“It says here on your application that your name is Genghis Khan. Is that spelled with one ‘h’ or two? Do you have a reliable vehicle to get to work? How do you handle upset villagers after you pillage their homes? Are you afraid of heights? On your resume, there is a smudge mark — is that 4 million or 40 million people under your rule? Well, it looks like you are an overachiever, Mr. Khan. Can you start on Monday?”
Truth be told, I kind of suck at hiring employees. I try to see the good in everyone, and I end up hiring some questionable people. Mr. Khan never did show up on Monday.
Here is my Top 10 list of people whose employment with Schopen Pest Solutions ended badly. Names have been changed, obviously:
- I hired Janice without conferring with anyone else. She was dressed professionally, had a wonderful education and spoke well. Unfortunately, after about eight months on the job, she was getting a minimal amount of work done. I brought her into a meeting with my general manager (GM), and I coached her on how to get better at her job. My GM praised me for how calm I was during the 15-minute session. Janice, however, didn’t see it that way. She cleaned out her desk and wrote a scathing two-page review of my managerial style in which she said I was “aggressive.”
- Adam was hired as a technician. He was tall and goofy, but I liked his sense of humor. I remember thinking he was quirky, but harmless. One day, I get a call from a client who said his girlfriend was “traumatized” by Adam. Apparently, he was running ahead of schedule and needed to kill an hour. Instead of going back to his truck and studying, he plopped down next to her on the couch and started watching “Shrek.” The confused client jumped up from the couch, ran outside and called her boyfriend.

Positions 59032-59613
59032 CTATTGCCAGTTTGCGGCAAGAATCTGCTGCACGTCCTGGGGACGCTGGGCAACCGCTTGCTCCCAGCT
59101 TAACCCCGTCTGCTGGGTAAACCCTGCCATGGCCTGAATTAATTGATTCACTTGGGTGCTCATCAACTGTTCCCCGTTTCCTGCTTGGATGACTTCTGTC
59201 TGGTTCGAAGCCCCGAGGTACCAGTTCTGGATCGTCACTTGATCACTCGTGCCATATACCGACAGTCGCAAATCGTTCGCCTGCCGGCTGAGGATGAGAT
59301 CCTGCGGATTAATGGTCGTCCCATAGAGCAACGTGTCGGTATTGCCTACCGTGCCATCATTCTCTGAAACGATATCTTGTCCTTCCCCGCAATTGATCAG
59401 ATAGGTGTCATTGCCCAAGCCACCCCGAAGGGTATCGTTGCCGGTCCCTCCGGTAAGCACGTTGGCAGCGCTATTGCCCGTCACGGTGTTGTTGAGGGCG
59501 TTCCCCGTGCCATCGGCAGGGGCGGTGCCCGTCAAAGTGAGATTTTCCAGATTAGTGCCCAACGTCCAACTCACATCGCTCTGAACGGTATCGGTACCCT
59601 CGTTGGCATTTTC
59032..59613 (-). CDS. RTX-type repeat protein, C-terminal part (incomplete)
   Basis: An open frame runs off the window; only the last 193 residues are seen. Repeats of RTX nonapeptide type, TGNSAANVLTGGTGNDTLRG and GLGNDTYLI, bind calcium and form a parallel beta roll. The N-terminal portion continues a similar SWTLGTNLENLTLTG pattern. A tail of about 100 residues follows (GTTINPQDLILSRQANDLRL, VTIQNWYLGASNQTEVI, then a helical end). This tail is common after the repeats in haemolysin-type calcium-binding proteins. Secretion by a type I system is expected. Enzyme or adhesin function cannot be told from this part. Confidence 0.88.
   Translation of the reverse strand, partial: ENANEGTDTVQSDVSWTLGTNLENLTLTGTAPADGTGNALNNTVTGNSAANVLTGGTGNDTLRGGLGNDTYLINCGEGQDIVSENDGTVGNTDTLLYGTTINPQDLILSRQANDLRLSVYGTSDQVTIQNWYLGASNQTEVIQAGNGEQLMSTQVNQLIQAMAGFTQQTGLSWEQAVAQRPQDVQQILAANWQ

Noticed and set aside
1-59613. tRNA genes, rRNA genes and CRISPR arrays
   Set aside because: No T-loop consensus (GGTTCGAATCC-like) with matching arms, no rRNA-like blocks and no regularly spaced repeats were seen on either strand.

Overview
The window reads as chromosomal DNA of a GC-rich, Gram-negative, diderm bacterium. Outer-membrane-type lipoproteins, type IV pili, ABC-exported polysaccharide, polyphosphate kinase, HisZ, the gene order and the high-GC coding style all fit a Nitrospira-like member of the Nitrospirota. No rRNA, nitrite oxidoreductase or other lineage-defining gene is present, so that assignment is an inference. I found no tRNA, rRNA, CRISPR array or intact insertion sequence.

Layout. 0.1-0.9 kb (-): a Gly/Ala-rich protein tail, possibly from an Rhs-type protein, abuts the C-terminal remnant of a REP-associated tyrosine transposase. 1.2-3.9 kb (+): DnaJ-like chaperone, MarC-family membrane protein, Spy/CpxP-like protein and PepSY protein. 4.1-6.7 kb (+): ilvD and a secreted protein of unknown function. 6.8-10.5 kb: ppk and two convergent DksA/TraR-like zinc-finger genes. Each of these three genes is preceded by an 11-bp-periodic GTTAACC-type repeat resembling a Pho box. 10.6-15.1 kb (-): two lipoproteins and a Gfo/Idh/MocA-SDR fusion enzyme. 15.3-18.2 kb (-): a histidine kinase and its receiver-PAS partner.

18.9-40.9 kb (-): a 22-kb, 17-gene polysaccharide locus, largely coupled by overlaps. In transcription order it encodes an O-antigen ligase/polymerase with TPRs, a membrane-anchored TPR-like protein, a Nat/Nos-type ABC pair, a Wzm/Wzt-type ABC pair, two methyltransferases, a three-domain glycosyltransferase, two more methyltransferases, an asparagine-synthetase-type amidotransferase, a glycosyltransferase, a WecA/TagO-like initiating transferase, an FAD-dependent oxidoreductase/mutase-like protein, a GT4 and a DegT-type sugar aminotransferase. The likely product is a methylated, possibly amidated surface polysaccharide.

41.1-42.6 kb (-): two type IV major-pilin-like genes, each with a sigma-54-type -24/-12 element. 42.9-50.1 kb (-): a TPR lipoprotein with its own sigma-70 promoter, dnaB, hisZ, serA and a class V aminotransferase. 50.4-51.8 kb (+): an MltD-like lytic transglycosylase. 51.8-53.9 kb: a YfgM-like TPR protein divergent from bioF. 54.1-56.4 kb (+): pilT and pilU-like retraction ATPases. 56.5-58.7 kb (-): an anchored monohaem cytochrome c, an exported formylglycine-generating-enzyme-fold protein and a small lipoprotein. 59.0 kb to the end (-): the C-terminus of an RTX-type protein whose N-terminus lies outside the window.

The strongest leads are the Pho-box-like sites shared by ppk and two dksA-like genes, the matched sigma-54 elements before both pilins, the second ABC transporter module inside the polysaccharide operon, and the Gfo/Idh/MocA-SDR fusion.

- Sven was a 40-something handyman I hired because he was local. During his training, he got kicked out of his home by his wife for drinking. One of my techs offered him a couch to crash on, but Sven declined in favor of living out of his car. When Sven finished training, he did well for about a week, but then started complaining about his pay. He ended up getting into a heated debate with me because he felt he deserved more money than the younger techs (who had the same amount of experience). He ended up quitting, got drunk and then was arrested for domestic battery. After he got out of jail, he began a texting campaign against me, my branch manager and the person who trained him. His texting tirade said he was going to steal our clients and give them to his “Godfather.” His “Godfather” was part of the mafia and was going to make my life miserable. I’m not swimming with the fishes yet, so apparently Sven has moved on.
- Malcom was stealing from clients. We eventually caught him with the goods and we fired him. The very next day, he was grilling sausages for his family when he had a massive heart attack and ended up in the hospital for several weeks. While I wish him well in recovery, I’m glad I no longer have a thief on my payroll.